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Nehrim- a Classical Tragedy?
Nehrim- setting the context
As stated in my previous essay concerning the topic of philosophical issues in Nehrim, the game definitely revolves around the ideas which formed the core of every classical tragedy- fate, destiny and the gods. I do not know if that was the intention of the Nehrim team script writers (probably it was, as the game is divided into acts), but both the course of events and the protagonist Narathzul Arantheal contribute to the fact that we might perceive Nehrim's main quest as a contemporary example of the Greek tragedy. And I personally adored the ancient notion of fate and how cruelly it could affect human life. Sophocles's Oedipus was a masterpiece in its own kind. Surprisingly, my character, Ophelia, is not the central character of the tragedy!. NO! She's just a spectator of the unfolding tragedy. Thank you SO MUCH SureAI team for a non-conventional RPG. It's not a type of RPG where we have to 'save the world' and everyone calls us ' the hero of Ferelden' , 'the hero of Cyrodill', 'Shephard the Immortal' , etc. My Ophelia is artfully entangled in the events. Gradually, she becomes emotionally involved and finally she is left with no choice at all. There is no one, nothing to fight for (except for your own survival, your inner determination to impose the new order or simply the willingness to explore the world afterwards[ that was my choice!]. Choosing death seems equally reasonable as defying the Fate.
Narathzul Arantheal – a tragic hero?
For years, he thought his eyes had been wide open, but still, he couldn't see.
When he finally opened his eyes, Fate claimed his soul.
Is he like Oedipus- finally understands and sees his tragic lot when he becomes blind? Similarly,all his life has been based on a lie, which he foolishly believed to be true. But when he does realize his predicament it is too late. Every choice triggers the final catastrophe. Having devoted all his life to a noble deed of fighting for mankind's freedom and becoming independent of the god's supremacy. Why shouldn't we stand by him? The gods of Nehrim are sometimes cruel- humiliating mankind and exposing their inferiority. Narathzul has all the core traits of a tragic hero enlisted by Aristotle:hamartia, hybris, anagnorisis. Hybris, his exaggerated self pride, his belief that he is the one who, according to the Book of Predestination, will become the Shadow God, the one who conquered all of the gods and established a new order. Hamartia, a mistake in judging one's real situation. All his extremely long life Narathzul didn't realize that he couldn't become the Shadow God. That he coudn't provide people with the freedom he so forcefully fought for. Only when he had killed most of the gods did he realize the horror of his situation. That's anagnorisis. A moment when the protagonist makes a critical discovery. When Narathzul prepares to strike the last goddess, she reveals her secret:He is his son. He can't become the Shadow God. It would mean killing you, Narathzul, the god of Nehrim, as well. All his life, ambitions, moral values fell to pieces. Dreams cruelly shattered. As Aristotle stated in Poetics , a good tragedy should have a complex structure with incidents arousing the feelings of fear and pity. Nehrim does. I did feel for Narathzul, despite his hot-blooded misdeameanours ( He is not a flawless, ideal character after all. Well, nobody is). And it was quite fearful when it dawned on me that he was just a mere plaything of the gods. And Fate's raucous laughter at Narathzul's death from Arkt, the Shadow God. The one he, Narathzul, would and could never have become. But that's not all, of course. In classical tragedies, the more blood the better! So, Fate claimed Narathzul. But we also have Jocaste here- his mother. Contrary to Jocaste and Oedypus, Narathzul does not seem to be sexually interested in her ( but I have to admit that I was quite surprised at hearing Narathzul calling her 'a whore'), but he does bring about her downfall. Like Jocaste, she committed suicide after having seen what became of her son, her worst enemy. But that's not all! But the rest does not concern Narathuzl, so I will finish at this point.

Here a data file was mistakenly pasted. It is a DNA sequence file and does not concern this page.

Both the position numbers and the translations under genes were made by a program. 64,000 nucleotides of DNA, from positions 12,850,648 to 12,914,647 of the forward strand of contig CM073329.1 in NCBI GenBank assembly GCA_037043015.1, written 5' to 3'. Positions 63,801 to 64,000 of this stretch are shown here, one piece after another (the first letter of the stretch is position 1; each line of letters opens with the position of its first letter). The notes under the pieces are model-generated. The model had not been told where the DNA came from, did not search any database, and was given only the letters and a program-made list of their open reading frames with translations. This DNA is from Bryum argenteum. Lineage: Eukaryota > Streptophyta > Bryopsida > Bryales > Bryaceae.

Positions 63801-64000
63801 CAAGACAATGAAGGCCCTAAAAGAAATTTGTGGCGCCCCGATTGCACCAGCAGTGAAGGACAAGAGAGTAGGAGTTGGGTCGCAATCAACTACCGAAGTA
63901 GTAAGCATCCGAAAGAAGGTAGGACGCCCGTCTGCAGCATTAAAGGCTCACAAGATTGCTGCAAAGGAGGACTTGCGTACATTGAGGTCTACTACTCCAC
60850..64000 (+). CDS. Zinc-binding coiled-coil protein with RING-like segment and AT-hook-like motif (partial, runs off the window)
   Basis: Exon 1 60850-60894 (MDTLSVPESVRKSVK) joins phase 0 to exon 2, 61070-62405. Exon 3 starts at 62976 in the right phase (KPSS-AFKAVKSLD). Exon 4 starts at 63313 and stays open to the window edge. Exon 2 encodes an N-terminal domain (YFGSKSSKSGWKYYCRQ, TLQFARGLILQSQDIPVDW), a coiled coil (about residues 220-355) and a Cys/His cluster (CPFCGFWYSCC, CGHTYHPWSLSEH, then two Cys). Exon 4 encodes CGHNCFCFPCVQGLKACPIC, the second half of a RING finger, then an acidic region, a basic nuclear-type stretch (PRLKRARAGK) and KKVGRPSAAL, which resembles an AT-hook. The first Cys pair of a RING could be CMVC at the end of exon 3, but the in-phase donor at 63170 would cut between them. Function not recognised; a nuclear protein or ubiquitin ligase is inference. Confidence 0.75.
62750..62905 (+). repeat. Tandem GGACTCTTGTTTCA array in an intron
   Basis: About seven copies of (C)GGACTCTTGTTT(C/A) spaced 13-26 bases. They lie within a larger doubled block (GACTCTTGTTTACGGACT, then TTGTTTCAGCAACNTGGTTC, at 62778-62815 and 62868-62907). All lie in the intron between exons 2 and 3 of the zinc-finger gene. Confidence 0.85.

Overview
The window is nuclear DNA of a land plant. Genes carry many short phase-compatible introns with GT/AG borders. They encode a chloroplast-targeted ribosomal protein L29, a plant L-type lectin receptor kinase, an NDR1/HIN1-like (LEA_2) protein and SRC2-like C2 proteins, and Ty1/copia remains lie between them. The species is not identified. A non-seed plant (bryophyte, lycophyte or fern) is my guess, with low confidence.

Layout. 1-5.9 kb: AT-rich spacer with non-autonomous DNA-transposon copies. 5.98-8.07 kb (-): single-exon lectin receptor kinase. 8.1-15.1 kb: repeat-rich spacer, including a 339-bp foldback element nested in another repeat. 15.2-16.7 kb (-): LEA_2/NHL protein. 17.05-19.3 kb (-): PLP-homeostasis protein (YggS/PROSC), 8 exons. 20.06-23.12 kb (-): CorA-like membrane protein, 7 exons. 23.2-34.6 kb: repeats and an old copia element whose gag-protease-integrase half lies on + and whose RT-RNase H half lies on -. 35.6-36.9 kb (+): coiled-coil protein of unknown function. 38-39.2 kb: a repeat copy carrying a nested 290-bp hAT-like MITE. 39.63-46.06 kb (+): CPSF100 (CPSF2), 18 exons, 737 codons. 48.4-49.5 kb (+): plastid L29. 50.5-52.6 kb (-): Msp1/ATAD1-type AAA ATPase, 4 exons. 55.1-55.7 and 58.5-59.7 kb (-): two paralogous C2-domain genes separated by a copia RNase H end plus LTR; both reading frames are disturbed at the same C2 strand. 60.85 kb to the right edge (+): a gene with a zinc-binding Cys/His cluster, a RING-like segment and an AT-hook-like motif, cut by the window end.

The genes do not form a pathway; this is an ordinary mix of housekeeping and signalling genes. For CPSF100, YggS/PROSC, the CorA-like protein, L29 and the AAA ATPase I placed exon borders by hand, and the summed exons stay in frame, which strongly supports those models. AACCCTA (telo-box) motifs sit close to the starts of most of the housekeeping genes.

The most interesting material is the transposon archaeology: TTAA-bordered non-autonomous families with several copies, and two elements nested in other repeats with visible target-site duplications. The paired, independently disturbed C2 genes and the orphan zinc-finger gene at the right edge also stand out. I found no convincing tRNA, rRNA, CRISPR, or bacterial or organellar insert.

To sum up in a few words:
A beautifully crafted masterpiece.
Kassandra1 18:43, December 5, 2010 (UTC)